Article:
The Provincial government appears poised to squander a rare opportunity for true reforms of financing for civic elections, with the next one in 2018, and implications for decades ahead.
The failure by the special legislative committee is disappointing. It is almost as if the proposed “rules” have been reverse-engineered to allow the dominant parties in the Metro Vancouver region to keep spending big bucks in elections (most of that money coming from corporate and union donations). The committee is proposing no meaningful controls. In fact, it almost appears as if the committee is encouraging the formation of new elector organizations throughout the province.
Is there an advantage for candidates running under the banner of a local political party? The answer to this question should be fairly self-evident. However, the Special Committee on Local Elections Expense Limits decided to entirely sidestep this question, and did not recommend imposing additional spending limits on local political parties (“elector organizations”).
If the recommendations by the Special Committee are adopted by the BC Legislature and passed into law, then an elector organization running a partial slate of 22 candidates in Vancouver will be able to spend around $2.5 million in the 2018 civic elections (Vision ran 22 candidates in 2014). This high spending limit is achieved by centrally pooling the spending limits for all candidates running under the banner of the elector organization.
In 2018, an independent Councillor or Park Board candidate will be able to spend around $108,140. The proposed limit is a little higher for a School Board candidate, with a $108,800 spending cap (for Vancouver and the UBC lands). Mayoral candidates will be able to spend $211,180. In contrast, an elector organization running a full slate of candidates will be able to spend in excess of $3 million.
The draft municipal election spending limits legislation also does not address key areas of election finance reform. There are no donation limits and no ban on corporate or union donations. The candidate spending limits are much too high for large urban centres, especially considering that elector organizations will be able to pool resources from all of their candidates into one centrally managed campaign.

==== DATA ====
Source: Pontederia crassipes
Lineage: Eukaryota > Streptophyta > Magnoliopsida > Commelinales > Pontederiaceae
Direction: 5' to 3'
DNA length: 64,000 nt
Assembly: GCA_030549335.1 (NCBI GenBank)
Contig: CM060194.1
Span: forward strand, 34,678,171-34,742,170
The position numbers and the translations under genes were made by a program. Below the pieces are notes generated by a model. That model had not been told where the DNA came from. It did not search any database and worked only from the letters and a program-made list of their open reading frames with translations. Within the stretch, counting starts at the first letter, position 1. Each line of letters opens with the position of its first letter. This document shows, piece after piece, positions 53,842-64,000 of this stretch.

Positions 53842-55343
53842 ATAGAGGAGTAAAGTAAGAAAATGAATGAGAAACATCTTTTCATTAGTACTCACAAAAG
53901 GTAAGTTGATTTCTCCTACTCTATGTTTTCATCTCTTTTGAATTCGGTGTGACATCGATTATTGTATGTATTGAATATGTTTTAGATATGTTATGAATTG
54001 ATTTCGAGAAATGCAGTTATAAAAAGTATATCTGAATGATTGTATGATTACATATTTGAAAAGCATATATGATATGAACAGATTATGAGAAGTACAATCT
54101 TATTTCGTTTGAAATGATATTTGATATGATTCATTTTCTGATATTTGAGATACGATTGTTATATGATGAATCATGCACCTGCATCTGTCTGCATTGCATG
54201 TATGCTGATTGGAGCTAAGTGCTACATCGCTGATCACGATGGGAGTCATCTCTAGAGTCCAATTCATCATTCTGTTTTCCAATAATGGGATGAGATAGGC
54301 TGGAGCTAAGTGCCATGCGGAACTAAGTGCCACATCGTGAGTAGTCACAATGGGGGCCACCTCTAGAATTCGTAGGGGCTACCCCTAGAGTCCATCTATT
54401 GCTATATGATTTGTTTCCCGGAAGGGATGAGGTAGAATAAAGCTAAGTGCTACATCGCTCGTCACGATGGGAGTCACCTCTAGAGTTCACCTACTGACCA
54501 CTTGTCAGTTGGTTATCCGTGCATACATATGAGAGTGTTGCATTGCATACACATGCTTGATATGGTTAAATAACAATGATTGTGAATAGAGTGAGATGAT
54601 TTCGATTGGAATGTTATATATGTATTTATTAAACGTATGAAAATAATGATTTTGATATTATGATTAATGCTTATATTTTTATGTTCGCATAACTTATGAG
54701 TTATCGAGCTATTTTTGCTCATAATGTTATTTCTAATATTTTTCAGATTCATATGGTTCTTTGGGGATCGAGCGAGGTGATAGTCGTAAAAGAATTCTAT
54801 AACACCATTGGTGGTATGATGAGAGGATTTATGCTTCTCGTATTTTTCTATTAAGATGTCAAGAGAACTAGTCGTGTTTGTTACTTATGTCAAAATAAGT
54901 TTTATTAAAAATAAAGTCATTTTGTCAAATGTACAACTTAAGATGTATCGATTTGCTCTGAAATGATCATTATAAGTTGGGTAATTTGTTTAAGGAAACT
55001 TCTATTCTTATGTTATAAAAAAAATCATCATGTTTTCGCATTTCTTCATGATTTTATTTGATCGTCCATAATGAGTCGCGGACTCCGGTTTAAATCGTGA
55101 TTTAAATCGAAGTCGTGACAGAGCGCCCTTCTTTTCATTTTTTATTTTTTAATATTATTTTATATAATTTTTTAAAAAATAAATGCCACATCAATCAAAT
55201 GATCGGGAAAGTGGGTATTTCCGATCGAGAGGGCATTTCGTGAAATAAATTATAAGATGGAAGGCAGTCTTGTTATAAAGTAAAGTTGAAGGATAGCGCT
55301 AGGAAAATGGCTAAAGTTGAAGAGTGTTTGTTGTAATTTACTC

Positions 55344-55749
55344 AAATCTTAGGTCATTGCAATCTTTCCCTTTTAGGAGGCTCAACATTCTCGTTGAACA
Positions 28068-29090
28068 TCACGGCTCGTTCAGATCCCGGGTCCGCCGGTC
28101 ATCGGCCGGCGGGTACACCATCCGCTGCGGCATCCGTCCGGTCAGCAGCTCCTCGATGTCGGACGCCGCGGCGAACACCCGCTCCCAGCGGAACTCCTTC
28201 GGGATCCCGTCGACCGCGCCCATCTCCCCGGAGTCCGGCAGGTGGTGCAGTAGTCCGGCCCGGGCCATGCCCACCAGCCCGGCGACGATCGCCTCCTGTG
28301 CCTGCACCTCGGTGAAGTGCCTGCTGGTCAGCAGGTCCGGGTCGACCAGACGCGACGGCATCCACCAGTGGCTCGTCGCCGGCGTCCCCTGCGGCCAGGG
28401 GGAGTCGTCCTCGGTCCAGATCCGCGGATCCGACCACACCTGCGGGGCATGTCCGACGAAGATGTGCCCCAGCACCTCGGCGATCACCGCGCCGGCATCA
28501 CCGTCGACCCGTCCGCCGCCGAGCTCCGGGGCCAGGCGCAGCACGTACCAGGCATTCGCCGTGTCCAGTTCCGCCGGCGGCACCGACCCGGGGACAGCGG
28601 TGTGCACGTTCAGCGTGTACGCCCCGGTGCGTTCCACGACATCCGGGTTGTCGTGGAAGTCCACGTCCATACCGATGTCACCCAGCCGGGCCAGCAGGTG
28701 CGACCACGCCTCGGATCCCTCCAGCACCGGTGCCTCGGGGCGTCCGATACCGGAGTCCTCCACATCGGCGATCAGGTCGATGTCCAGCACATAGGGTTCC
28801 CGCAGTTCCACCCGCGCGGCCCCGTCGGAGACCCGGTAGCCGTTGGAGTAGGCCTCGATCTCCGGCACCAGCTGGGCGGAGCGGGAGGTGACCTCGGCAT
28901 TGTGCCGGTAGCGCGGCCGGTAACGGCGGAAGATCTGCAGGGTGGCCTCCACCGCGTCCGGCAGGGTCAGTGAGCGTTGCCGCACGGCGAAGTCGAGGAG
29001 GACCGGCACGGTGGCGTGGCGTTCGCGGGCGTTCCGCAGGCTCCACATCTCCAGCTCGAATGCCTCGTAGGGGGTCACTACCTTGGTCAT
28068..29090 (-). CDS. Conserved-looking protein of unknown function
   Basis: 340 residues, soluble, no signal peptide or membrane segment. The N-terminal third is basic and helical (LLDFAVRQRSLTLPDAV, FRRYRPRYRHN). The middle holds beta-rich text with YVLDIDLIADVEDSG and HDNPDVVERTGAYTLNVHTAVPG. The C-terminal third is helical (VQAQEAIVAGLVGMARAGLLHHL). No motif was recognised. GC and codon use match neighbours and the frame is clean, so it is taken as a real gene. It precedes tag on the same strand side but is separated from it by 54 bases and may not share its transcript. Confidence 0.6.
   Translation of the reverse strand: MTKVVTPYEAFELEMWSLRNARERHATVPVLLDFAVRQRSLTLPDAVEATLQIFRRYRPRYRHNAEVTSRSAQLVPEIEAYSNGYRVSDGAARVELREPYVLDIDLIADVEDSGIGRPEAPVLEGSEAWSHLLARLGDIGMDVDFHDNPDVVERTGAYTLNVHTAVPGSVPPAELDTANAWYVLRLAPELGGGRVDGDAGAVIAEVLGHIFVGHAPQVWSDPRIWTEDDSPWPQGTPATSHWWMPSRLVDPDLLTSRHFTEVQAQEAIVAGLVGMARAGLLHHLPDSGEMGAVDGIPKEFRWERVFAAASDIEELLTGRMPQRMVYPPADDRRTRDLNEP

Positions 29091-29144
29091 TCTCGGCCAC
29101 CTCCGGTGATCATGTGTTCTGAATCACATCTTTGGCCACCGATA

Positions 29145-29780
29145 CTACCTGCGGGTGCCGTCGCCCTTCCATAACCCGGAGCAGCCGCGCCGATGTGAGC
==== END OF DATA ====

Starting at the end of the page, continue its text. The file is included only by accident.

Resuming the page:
Two members of the Special Committee on Local Elections Expense Limits had previously been elected to Vancouver City Council in 1993, running under the banner of an elector organization. It’s worth noting that only NPA and COPE candidates were elected at the time:
Independent candidates have not been elected to Vancouver City Council since 1988. It should be fairly self-evident that there is a gigantic elector organization advantage. Just how wide is the elector organization advantage? Consider the results for one of the candidates who ran for the Vancouver School Board in 1996 and 1999:
Allan Wong received 11,329 votes running as an independent in 1996 and was not elected. Three years later, Allan Wong ran with COPE was elected with 42,565 votes; he also received the most votes of any School Board Trustee.
The first step to being elected to office in Vancouver is to seek a nomination from an established local political party. For all practical purposes, independent candidates are not electable.